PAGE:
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Washington State Labor AFL-CIO Resolutions On Mass Public Transit, Railroad Health and Safety

By staff - Washington State Labor Council, July 27, 2016

Every year, delegates to the Washington State Labor Council convention discuss, deliberate and act on resolutions submitted by the affiliated union locals and councils. These resolutions establish policy, programs and action for the WSLC. The following were passed by delegates at the WSLC’s 2016 Convention held July 19-21 at the Coast Wenatchee Hotel and Convention Center.

The following resolutions specifically address matters of transportation workers. See the original post for a complete list of resolutions passed:


Resolution #7

WHEREAS the Greater Puget Sound Region’s traffic is the sixth worst in the country, the average driver losing 66 hours of his or her life each year due to gridlock; and

WHEREAS, relief from gridlock will get major help from the bold Sound Transit 3 plan (ST3) announced by Sound Transit, to go before the voters of King, Snohomish and Pierce counties this November; and

WHEREAS, ST3 will greatly expand mass transit in the Puget Sound region adding 62 miles of light rail, commuter rail, and bus rapid transit, to the existing Sound Transit System and upon completion of ST3 we will have 116 miles of light rail — about the size Washington, D.C.’s Metro System — extending from Tacoma in the South, West Seattle and Ballard to the West, Issaquah and Redmond to the East, and Everett to the North; and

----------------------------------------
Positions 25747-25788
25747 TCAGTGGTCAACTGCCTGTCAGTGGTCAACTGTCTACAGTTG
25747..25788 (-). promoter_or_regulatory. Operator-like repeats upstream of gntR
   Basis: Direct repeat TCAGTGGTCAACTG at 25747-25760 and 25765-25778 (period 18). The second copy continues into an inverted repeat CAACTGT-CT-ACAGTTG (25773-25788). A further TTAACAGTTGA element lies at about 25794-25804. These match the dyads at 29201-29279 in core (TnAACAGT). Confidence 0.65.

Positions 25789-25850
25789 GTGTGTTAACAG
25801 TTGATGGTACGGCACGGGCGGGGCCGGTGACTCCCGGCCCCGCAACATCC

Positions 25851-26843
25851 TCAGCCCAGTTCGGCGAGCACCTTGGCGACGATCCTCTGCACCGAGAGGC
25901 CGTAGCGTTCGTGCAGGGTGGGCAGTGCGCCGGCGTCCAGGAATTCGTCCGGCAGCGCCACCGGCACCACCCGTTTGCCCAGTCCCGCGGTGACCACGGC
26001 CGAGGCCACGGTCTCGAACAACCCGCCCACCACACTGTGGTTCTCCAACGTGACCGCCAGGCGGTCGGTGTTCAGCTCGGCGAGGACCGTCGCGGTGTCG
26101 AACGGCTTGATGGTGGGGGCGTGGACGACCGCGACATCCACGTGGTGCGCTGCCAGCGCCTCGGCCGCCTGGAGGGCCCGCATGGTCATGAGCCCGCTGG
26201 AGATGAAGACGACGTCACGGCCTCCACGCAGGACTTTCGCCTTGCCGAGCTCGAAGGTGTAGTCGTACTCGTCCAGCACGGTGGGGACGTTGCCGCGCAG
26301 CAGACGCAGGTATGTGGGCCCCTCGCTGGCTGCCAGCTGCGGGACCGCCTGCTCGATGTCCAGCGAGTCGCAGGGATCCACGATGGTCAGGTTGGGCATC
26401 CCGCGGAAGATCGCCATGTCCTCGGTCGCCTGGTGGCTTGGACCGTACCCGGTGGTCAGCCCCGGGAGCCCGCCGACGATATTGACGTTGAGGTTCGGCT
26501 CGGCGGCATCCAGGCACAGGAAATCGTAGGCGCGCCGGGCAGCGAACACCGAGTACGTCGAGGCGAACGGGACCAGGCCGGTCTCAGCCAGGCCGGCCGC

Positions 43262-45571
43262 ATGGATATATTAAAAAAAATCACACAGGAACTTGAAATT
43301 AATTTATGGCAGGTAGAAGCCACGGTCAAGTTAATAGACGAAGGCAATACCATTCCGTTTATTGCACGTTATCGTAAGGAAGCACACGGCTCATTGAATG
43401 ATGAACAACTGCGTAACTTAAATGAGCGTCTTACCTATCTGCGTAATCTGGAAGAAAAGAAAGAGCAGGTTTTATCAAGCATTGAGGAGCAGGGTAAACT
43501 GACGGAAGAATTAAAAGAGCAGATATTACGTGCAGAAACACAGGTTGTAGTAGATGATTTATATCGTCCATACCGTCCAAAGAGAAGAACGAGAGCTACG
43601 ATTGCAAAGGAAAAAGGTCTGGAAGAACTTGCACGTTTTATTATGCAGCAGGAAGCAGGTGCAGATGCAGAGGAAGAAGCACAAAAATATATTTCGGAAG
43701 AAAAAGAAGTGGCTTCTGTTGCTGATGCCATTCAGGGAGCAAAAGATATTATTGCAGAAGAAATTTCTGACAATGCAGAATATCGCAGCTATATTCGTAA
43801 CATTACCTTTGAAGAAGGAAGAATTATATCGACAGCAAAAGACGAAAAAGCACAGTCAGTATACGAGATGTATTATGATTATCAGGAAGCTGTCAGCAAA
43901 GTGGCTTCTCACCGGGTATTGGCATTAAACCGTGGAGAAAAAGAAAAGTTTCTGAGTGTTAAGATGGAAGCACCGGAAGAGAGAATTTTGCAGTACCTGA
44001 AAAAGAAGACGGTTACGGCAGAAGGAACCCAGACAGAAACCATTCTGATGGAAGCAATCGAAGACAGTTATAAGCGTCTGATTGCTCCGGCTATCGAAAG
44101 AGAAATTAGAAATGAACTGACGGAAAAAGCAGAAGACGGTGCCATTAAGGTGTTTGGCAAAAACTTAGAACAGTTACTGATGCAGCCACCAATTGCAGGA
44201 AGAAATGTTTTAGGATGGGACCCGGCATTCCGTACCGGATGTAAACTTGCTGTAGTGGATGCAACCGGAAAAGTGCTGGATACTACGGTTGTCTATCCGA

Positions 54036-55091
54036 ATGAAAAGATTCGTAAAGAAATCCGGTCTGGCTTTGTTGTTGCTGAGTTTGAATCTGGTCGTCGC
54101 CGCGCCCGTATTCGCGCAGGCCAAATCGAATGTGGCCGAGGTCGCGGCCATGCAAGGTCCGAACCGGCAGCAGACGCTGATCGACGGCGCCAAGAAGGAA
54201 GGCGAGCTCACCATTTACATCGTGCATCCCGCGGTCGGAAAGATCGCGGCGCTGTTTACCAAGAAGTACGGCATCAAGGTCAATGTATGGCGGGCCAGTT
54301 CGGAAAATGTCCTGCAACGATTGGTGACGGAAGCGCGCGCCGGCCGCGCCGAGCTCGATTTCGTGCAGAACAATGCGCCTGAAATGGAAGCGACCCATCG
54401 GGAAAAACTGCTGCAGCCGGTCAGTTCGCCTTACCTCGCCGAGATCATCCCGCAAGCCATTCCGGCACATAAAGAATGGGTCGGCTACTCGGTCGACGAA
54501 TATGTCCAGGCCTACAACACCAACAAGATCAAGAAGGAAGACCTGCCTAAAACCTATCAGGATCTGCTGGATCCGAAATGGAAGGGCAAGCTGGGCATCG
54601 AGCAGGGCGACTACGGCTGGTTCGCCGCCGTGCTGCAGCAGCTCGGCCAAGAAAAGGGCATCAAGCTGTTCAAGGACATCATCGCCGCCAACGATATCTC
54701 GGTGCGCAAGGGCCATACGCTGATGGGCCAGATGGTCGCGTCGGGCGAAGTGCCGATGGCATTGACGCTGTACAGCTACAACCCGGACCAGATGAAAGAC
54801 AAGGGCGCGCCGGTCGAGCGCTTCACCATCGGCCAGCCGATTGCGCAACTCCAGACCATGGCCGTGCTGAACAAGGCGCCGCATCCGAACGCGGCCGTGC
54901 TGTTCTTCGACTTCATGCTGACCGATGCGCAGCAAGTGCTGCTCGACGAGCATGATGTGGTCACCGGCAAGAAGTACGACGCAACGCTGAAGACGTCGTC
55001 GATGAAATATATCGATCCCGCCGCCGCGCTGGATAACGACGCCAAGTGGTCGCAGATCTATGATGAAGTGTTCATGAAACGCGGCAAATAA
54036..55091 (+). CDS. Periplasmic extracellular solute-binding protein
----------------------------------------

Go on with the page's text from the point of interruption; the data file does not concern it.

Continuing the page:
WHEREAS, ST3 will be a $54 billion infrastructure project creating about 50 million labor hours providing many tens of thousands of building and construction jobs and great opportunities for local hire and for new, young apprentices to join the trades and few years into the project and ST-3 will account for over 1 in 10 construction jobs through both good and bad economic cycles; and

WHEREAS, the wages from these jobs will be spent locally giving an economic boost to businesses in the region and bringing much needed tax revenue into state and local governments; now, therefore, be it

RESOLVED, that the WA State Labor Council support the Mass Transit Now campaign to pass ST3 this November; and be it further

RESOLVED, that the WSLC engage with affiliated unions and community partners to endorse Mass Transit Now and pass ST3.